54. The post-mortem examination revealed that Kirsty had a very rare congenital abnormality. There was a 5cm diverticulum, a pouch-like sac, protruding from the wall of the ileum, or small intestine, about three feet from the ileocaecal valve. From the apex of the diverticulum there was a 3cm fibrous band or cord extending back onto the mesenteric surface. This formed a gap or window of about 2.5cm in diameter between the fibrous band the wall of the diverticulum. A loop of the small intestine below the diverticulum and fibrous band had extended into the gap so formed and had become trapped and constricted. A sketch illustration was drawn by Dr. Howatson in the course of his evidence on 25th November 2002 and is attached hereto as Appendix I.

55. This trapped loop of the small intestine constituted an internal hernia and formed an obstruction of the small intestine. This had caused the bowel to become dilated and distended.

56. The fibrous band or cord constricted and pressed each end of the herniated loop of bowel against the wall of the diverticulum. The loop of bowel that was constricted became engorged with blood as the arterial blood supply pushed in and the venous return blood at lower pressure could not get back out. This engorgement increased the pressure of the constriction. This pressure also restricted the blood flow to the wall of the diverticulum. The restriction of blood flow to the wall of the diverticulum caused the internal or mucosal surface of the diverticulum to necrotise and break down. This allowed bacteria from inside the bowel to invade further into the wall of the diverticulum causing it to become inflamed and infected. This inflammation and infection had progressed deeper and deeper into the wall of the diverticulum from the inside of the diverticulum outwards. This caused first the death of the cells in the mucosal wall, then the sub-mucosa, then the muscle and, finally, this perforation of the wall of the diverticulum went all the way through, and the contents of the bowel spilled out into the peritoneal cavity.

57. The diaphragm of the abdomen was found to be intact, but pushed upwards as a result of distension of the gastrointestinal tract. The peritoneal cavity contained 1420mls of foul-smelling brown liquid, which was intestinal content. Most of the fluid was in the pelvis but it also tracked up both parabolic gutters to the level of the diaphragm. The peritoneal surface of the visceral and parietal peritoneum was dusky and not shiny.

58. The findings at the post-mortem indicated that perforation had occurred about 4-6 hours prior to the time of death. The escape of gas and fluid from the bowel by means of the perforation caused a diffused peritonitis. Polymorph cells were found to have left the bloodstream and entered into the tissues. This process generally begins to take place in about 4-6 hours following an acute inflammation, and in this case the process had just begun.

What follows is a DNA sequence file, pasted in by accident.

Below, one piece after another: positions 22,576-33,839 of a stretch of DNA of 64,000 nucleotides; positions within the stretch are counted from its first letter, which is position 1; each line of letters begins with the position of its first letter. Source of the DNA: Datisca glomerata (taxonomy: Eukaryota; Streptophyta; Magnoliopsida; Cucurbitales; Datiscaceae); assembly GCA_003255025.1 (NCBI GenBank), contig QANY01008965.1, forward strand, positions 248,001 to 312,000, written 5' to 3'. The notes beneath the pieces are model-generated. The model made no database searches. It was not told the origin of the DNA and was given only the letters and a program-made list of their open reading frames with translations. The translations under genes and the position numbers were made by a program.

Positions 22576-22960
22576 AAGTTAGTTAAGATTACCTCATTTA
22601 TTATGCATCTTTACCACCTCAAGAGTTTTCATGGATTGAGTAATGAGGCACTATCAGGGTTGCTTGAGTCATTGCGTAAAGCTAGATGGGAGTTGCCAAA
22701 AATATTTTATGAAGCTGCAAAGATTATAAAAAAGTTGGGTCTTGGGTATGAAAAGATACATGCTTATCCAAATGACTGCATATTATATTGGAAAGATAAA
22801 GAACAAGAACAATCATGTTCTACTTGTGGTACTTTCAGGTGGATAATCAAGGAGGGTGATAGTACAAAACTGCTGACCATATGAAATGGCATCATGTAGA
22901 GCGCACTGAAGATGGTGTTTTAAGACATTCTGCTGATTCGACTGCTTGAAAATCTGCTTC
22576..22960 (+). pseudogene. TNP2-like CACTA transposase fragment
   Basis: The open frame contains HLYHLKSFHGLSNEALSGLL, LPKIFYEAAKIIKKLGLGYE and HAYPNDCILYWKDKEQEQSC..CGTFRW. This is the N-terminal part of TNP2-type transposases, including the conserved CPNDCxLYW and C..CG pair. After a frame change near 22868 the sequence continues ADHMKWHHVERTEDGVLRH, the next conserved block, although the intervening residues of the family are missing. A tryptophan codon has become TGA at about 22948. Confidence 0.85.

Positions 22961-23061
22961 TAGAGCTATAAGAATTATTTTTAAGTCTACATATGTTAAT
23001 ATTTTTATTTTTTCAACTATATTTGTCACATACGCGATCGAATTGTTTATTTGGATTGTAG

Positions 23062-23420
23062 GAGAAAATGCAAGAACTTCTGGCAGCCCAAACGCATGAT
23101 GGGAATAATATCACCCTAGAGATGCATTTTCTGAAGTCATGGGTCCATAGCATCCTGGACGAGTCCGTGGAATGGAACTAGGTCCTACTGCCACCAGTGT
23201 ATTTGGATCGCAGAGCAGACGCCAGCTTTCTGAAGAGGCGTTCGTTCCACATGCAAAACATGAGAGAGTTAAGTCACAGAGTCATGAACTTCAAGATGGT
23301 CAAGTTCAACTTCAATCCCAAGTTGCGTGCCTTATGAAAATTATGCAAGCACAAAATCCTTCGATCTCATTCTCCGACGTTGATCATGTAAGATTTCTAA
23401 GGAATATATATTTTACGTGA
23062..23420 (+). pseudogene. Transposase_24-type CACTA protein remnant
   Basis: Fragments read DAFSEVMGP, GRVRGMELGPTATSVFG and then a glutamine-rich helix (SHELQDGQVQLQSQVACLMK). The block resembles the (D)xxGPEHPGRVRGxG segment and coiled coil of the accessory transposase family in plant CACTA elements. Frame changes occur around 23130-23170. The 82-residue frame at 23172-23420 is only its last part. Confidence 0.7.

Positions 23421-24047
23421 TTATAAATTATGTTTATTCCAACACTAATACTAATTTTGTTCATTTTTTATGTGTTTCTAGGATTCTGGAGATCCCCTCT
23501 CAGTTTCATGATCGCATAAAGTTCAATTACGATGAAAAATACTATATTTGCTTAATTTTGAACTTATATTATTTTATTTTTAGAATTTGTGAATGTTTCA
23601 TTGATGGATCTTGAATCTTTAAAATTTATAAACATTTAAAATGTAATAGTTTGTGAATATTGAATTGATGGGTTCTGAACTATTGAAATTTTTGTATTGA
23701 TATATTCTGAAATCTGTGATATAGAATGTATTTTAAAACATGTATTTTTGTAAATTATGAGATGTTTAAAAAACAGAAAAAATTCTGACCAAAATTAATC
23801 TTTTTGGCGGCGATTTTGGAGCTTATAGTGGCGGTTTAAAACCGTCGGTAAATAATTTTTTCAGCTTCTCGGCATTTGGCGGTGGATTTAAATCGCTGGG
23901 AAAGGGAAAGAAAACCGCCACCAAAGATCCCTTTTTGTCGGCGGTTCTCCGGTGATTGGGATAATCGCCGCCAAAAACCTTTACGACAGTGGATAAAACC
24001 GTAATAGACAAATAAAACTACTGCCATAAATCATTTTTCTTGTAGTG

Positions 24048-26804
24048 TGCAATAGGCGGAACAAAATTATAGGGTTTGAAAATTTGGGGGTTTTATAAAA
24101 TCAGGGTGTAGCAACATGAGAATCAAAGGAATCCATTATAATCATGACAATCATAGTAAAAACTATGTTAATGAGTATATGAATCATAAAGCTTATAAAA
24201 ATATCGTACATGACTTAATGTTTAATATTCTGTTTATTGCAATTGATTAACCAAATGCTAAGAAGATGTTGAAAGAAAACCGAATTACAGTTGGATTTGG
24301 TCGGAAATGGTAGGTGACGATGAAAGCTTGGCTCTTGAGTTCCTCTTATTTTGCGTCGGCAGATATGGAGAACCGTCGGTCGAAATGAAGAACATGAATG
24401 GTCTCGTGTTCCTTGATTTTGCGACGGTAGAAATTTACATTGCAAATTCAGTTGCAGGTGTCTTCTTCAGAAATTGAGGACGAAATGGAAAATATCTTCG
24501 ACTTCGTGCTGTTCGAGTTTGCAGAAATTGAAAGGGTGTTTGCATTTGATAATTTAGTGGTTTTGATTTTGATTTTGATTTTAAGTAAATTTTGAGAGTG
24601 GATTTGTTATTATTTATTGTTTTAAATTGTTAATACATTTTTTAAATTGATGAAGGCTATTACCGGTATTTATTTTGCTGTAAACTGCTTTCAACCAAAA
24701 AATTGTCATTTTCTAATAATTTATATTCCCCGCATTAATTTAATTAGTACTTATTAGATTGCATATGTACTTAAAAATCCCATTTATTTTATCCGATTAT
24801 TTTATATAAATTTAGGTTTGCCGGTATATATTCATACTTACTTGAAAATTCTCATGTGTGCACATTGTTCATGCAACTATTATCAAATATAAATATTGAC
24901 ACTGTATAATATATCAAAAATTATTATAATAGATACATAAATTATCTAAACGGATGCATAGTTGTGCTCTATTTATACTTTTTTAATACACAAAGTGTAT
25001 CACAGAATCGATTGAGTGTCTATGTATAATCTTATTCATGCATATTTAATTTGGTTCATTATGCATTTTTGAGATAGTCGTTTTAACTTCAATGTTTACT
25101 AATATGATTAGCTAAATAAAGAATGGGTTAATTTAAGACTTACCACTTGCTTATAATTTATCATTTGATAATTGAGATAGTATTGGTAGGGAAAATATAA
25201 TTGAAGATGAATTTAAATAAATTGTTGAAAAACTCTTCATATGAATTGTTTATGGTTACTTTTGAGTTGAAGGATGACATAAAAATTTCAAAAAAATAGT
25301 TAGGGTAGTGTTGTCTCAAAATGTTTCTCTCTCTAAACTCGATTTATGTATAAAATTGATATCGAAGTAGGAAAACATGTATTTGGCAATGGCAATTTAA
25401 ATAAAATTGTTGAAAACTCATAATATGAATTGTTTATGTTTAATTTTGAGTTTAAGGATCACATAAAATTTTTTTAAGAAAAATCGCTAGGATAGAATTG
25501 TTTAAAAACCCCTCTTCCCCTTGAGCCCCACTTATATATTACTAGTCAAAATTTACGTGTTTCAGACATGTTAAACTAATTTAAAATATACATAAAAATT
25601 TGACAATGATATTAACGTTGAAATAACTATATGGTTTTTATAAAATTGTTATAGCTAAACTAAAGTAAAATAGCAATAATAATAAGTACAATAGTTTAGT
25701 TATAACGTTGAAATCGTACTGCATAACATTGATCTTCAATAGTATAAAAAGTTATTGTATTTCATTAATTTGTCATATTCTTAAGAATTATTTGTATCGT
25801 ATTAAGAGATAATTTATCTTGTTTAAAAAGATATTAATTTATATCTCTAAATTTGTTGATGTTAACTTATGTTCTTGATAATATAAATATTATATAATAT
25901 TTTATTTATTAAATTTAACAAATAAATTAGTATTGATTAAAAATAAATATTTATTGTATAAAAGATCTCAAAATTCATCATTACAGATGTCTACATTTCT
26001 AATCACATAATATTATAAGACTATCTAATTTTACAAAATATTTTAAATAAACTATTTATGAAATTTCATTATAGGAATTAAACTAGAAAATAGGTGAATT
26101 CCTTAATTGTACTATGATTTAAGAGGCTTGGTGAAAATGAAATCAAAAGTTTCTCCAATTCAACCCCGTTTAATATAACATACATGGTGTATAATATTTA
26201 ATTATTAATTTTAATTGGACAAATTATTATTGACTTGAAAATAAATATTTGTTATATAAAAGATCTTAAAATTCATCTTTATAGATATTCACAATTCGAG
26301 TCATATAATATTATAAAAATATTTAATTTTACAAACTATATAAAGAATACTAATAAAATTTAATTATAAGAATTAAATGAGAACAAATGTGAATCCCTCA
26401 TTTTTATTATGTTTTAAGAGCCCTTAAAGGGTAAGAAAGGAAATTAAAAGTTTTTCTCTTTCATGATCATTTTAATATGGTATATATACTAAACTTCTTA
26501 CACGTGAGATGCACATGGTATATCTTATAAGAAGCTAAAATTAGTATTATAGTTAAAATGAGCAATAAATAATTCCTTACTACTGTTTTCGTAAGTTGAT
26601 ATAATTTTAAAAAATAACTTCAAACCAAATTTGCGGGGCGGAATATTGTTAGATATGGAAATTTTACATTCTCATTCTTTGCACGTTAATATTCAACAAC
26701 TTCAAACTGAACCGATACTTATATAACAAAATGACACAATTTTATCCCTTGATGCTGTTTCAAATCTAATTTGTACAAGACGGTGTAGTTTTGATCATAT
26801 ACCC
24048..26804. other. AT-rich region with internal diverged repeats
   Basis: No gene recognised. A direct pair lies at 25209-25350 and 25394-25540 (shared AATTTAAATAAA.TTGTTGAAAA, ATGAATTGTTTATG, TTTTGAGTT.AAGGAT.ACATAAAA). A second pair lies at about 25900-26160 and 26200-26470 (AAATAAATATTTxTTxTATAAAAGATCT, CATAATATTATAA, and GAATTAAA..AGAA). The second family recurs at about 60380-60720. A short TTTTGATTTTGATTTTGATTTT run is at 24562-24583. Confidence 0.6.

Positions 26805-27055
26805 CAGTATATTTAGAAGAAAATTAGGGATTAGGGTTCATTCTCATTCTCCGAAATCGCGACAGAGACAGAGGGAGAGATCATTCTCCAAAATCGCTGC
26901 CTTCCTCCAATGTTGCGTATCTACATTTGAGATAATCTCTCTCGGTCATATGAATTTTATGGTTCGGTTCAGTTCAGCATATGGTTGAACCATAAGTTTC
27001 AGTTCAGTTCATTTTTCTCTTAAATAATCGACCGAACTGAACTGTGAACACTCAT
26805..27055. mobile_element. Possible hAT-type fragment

59. There was also a localised peritonitis with a mixed inflammatory cell infiltrate on the serosal surface of the intestine adjacent to the diverticulum. The localised peritonitis relating to the pathology of the diverticulum had been continuing for a greater length of time than the diffuse peritonitis. The process of necrosis leading to perforation of the diverticulum would have taken from 24-72 hours to reach the stage of perforation.

60. The vitreous fluid in the eye showed a relatively normal biochemical reading. A diffuse peritonitis occurring for 48 hours or more before death would be likely to show an abnormal biochemical reading.

61. The quantity of fluid found in the abdomen, and the distension of the intestine above the diverticulum, indicate that there was complete and intermittent obstruction, or an incomplete obstruction, present for 2-3 days prior to death.

62. The post-mortem examination revealed that Kirsty had not been suffering from gastritis, colitis, or viral gastroenteritis before her death. There was nothing found to cause a rise in C-reactive Protein (CRP) before death beyond the pathology described in the post-mortem report.

63. The cause of Kirsty's intestinal obstruction was readily amenable to surgical treatment. By carrying out a laparotomy and then cutting the fibrous band the hernia would have resolved and Kirsty would have survived.

64. A number of circumstances made the diagnosis of Kirsty's bowel obstruction initially difficult. There were no predisposing factors present in her case. She was not elderly. She did not suffer from cancer and there was no risk of internal adhesions from previous operations. The form of obstruction was itself very rare. Meckels' diverticulum occurs in about 2% of the population. A much smaller proportion still present with a diverticulum which is offset in relation to the mesentery let alone connected to it by a fibrous band. The presentation of this obstruction was not initially clinically obvious. The obstruction was intermittent at first. The bowel sounds were normal. The classical signs of distension and rigidity of the abdomen were not present until about six hours before death.